The Know-It-All: One Man's Humble Quest to Become the Smartest Person in the World
|The Know-It-All: One Man's Humble Quest to Become the Smartest Person in the World|
Cover to The Know it All...
|Author||A. J. Jacobs|
|Publisher||Simon & Schuster|
|Dewey Decimal||031 22|
|LC Classification||AE5.E44 J33 2004|
It recounts his experience of reading the entire Encyclopædia Britannica; all 32 volumes of the 2002 edition, extending to over 33,000 pages with some 44 million words. He set out on this endeavour to become the "smartest person in the world". The book is organized alphabetically in encyclopedia format and recounts both interesting facts from the encyclopedia and the author's experiences.
|This section does not cite any references or sources. (October 2012)|
The satirist P.J. O'Rourke said of it: "The Know-It-All is a terrific book. It's a lot shorter than the encyclopedia, and funnier, and you'll remember more of it. Plus, if it falls off the shelf onto your head, you'll live."
In addition to the generally positive reviews, there was one particularly harsh review, published by Joe Queenan in The New York Times Book Review, in which Queenan attacks Jacobs. Jacobs responded in a Times rebuttal (published February 13, 2005), pointing out that "the ridiculously hyperbolic subtitle might have been a tip-off" of the book's ironic tone that must have been missed by Queenan. Jacobs's response to Queenan's review — though expressing hurt feelings, bewilderment toward Queenan's outrage, and the opinion that Queenan had become journalism's version of a schoolyard bully — is written in a humorous tone just as the book itself is (See New York Times, February 13, 2005).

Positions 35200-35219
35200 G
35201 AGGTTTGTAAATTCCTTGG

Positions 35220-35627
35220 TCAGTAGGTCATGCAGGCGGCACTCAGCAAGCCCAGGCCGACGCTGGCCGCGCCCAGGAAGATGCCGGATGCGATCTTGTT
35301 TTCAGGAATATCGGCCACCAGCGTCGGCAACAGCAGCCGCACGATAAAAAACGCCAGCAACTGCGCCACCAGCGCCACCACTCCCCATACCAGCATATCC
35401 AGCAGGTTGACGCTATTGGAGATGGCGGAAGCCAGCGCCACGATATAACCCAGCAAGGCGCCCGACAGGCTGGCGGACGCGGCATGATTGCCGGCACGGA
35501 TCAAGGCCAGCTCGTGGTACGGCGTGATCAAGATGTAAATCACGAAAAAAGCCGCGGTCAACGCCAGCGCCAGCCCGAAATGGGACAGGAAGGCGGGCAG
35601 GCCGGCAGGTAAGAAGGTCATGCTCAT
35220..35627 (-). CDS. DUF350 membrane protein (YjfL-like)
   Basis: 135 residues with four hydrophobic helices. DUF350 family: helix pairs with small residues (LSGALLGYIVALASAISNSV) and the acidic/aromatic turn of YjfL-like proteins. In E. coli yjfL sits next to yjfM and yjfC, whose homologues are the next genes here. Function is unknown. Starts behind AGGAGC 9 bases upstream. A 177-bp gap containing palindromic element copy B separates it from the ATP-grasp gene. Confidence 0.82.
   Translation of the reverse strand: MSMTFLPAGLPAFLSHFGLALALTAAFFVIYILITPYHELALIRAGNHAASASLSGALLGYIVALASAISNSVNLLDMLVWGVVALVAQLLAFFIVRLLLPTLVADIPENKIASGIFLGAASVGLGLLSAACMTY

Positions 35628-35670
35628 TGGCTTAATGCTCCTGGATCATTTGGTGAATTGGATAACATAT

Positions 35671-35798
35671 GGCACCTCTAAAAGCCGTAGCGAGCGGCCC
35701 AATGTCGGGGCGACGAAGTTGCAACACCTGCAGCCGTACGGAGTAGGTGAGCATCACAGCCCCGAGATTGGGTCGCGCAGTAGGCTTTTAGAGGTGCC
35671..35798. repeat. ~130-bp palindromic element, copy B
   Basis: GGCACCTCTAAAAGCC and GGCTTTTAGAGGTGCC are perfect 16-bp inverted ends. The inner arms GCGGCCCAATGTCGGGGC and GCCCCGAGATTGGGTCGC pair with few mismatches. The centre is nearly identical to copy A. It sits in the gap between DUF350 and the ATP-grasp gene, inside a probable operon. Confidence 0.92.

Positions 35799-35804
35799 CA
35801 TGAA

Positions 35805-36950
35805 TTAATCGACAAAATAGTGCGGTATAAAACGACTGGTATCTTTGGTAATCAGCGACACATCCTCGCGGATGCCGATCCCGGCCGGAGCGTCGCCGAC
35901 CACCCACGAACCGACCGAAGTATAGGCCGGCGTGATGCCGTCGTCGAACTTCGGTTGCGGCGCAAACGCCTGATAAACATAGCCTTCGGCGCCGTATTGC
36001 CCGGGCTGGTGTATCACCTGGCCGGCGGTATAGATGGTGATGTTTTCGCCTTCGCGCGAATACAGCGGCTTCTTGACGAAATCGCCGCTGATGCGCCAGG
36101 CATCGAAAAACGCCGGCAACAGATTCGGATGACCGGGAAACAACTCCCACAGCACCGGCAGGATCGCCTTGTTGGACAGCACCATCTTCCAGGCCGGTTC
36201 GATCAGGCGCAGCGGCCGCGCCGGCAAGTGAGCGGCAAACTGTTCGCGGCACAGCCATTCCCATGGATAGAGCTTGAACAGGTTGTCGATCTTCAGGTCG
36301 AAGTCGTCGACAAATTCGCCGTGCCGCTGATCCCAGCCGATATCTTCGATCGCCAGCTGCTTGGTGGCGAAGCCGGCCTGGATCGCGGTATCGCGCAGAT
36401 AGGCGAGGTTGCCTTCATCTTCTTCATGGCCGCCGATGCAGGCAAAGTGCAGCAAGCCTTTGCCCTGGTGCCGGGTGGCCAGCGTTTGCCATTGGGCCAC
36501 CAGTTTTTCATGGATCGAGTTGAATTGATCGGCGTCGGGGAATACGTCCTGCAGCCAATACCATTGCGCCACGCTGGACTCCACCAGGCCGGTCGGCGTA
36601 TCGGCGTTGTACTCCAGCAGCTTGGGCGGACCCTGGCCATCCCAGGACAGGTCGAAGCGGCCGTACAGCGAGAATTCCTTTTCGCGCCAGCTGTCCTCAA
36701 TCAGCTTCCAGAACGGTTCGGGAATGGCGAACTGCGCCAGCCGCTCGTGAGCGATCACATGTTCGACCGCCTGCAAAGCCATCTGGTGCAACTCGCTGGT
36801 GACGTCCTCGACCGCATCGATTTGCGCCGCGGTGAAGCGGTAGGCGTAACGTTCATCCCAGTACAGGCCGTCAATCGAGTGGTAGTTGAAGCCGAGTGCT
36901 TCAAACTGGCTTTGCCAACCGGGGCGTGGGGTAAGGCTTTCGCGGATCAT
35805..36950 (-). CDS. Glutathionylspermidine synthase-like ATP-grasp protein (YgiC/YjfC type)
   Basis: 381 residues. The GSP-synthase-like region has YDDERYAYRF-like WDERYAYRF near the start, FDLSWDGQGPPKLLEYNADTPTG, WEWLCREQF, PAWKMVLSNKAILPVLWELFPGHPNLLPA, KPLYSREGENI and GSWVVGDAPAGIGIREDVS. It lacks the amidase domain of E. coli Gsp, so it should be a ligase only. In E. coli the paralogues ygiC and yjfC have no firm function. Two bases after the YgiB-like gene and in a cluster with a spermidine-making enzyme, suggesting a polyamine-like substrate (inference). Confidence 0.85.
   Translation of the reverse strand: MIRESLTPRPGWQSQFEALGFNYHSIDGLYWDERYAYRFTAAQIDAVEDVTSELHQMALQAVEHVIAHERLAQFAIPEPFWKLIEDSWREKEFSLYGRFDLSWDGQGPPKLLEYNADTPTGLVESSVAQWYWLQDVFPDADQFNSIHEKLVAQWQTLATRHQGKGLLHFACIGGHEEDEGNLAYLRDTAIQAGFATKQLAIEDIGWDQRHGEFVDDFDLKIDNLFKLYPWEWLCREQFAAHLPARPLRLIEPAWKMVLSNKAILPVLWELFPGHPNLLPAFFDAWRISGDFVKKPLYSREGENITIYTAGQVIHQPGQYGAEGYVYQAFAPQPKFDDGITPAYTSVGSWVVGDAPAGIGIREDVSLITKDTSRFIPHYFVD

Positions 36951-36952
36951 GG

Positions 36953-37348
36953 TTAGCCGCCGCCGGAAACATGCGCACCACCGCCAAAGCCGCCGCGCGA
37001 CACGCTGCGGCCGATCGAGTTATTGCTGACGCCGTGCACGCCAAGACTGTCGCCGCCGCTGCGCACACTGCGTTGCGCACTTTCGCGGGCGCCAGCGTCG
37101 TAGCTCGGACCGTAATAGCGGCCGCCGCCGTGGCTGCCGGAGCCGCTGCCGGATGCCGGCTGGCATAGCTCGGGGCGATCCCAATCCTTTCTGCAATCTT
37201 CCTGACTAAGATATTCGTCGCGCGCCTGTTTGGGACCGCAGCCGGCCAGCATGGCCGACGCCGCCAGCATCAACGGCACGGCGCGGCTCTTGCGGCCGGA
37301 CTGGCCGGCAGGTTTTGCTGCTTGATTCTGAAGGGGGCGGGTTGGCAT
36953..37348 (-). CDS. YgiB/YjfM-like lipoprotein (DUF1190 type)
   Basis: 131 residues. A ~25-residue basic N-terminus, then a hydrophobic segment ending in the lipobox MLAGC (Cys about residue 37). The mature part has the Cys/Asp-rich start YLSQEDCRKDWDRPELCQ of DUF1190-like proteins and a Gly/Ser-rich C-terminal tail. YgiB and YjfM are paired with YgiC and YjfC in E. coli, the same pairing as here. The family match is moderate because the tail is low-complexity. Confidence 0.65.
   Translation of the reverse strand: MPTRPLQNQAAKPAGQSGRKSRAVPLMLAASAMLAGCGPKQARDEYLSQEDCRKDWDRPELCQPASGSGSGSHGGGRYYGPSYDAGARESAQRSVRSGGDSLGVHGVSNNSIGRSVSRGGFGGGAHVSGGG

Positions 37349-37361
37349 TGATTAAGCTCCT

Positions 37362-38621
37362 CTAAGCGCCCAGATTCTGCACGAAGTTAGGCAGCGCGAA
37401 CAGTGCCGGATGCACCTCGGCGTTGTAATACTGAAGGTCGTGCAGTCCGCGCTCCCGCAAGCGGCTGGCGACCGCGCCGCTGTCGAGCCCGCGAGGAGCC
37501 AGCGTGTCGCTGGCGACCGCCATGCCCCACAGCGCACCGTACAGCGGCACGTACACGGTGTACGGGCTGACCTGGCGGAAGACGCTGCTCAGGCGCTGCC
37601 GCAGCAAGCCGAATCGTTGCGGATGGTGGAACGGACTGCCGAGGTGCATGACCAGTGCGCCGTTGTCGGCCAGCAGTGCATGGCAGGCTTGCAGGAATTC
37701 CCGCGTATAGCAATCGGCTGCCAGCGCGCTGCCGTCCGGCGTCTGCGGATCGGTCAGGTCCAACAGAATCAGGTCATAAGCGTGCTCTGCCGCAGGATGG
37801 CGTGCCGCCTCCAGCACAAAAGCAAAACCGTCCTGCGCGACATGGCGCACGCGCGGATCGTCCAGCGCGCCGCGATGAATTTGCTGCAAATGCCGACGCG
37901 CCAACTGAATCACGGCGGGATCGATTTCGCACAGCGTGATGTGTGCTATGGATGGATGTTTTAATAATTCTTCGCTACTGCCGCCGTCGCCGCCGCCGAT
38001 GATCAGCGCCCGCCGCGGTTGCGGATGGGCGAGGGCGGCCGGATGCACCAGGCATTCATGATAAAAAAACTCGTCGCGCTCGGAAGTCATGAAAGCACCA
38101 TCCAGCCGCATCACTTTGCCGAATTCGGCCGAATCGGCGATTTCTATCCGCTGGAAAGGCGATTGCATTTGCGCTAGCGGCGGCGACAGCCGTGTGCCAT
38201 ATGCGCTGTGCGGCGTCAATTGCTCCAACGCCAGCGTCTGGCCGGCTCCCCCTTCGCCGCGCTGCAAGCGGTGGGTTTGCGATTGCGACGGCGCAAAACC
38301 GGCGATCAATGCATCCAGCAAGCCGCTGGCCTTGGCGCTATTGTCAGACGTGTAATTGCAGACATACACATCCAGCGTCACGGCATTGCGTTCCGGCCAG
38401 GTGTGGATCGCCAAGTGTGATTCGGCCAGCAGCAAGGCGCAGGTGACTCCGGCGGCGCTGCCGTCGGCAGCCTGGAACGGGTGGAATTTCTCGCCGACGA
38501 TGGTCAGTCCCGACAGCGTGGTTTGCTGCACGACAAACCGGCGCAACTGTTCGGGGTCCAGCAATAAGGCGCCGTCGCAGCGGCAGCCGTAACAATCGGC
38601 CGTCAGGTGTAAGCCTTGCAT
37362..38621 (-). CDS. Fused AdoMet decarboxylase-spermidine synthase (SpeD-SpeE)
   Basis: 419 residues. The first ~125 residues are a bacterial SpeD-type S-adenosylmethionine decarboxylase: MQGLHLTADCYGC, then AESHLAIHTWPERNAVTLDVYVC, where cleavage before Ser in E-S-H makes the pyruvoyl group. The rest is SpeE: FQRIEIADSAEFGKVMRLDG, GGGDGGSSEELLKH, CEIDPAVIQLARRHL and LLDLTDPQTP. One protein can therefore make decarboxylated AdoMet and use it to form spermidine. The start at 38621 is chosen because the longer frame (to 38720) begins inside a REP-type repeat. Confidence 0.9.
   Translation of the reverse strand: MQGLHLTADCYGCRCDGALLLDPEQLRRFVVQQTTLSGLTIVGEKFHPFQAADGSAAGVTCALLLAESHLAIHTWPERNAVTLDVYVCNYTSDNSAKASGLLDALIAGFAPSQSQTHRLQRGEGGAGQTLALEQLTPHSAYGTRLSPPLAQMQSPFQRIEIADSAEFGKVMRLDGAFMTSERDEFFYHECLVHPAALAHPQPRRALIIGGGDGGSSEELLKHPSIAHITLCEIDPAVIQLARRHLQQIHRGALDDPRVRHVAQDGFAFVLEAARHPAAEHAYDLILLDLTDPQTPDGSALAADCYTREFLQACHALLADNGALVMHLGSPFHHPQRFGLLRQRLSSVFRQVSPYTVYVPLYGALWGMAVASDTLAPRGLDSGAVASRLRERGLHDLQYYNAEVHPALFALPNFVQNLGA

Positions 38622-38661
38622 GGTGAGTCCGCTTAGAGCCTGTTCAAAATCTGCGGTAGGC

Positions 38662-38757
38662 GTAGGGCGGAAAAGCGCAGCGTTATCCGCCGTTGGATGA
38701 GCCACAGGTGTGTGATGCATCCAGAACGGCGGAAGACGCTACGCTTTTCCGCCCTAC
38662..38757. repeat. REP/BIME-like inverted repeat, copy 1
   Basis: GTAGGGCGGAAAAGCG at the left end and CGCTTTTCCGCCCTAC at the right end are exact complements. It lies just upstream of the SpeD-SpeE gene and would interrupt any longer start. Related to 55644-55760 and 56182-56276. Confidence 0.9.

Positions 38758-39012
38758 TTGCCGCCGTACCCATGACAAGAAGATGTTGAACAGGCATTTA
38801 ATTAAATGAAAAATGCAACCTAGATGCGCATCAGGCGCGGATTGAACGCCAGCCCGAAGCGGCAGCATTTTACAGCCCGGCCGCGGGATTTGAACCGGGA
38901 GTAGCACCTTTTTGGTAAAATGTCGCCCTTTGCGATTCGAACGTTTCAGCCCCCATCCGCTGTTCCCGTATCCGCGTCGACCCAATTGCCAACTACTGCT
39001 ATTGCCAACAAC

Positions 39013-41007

A.J. Jacobs was not the first to read the entire Britannica. The earliest recorded example was Fath Ali, who upon becoming the Shah of Persia in 1797, was given a gift of the 3rd edition of the Britannica. After reading all of its 18 volumes, the Shah extended his royal title to include "Most Formidable Lord and Master of the Encyclopædia Britannica". Roughly a century later, Amos Urban Shirk, an American businessman, read the entire 23-volume 1911 Encyclopædia Britannica over a period of four years. He then went on to read the entire 14th edition, spending on average three hours per night.
For a fictional example, see The Red-Headed League, by Sir Arthur Conan Doyle, in which a man is hired to copy out the Britannica by hand - for no other reason (at least apparently) than his red hair.
- A.J. Jacobs (2004). The Know-It-All: One Man's Humble Quest to Become the Smartest Person in the World. ISBN 0-7432-5060-5.
- Joe Queenan's review of the book, A Little Learning Is a Dangerous Thing, and A.J. Jacobs' response, I Am Not a Jackass, both in The New York Times.
- Dust jacket of The Year of Living Biblically, a later book also by A.J. Jacobs
- Banquet at Guildhall in the City of London, Tuesday 15 October 1968: Celebrating the 200th Anniversary of the Encyclopædia Britannica and the 25th Anniversary of the Honorable William Benton as its Chairman and Publisher. United Kingdom: Encyclopædia Britannica International, Ltd. 1968.
- Reading the OED: One Man, One Year, 21,730 Pages. New York City: Perigee (Penguin Group) 2008, ISBN 978-0-399-53398-3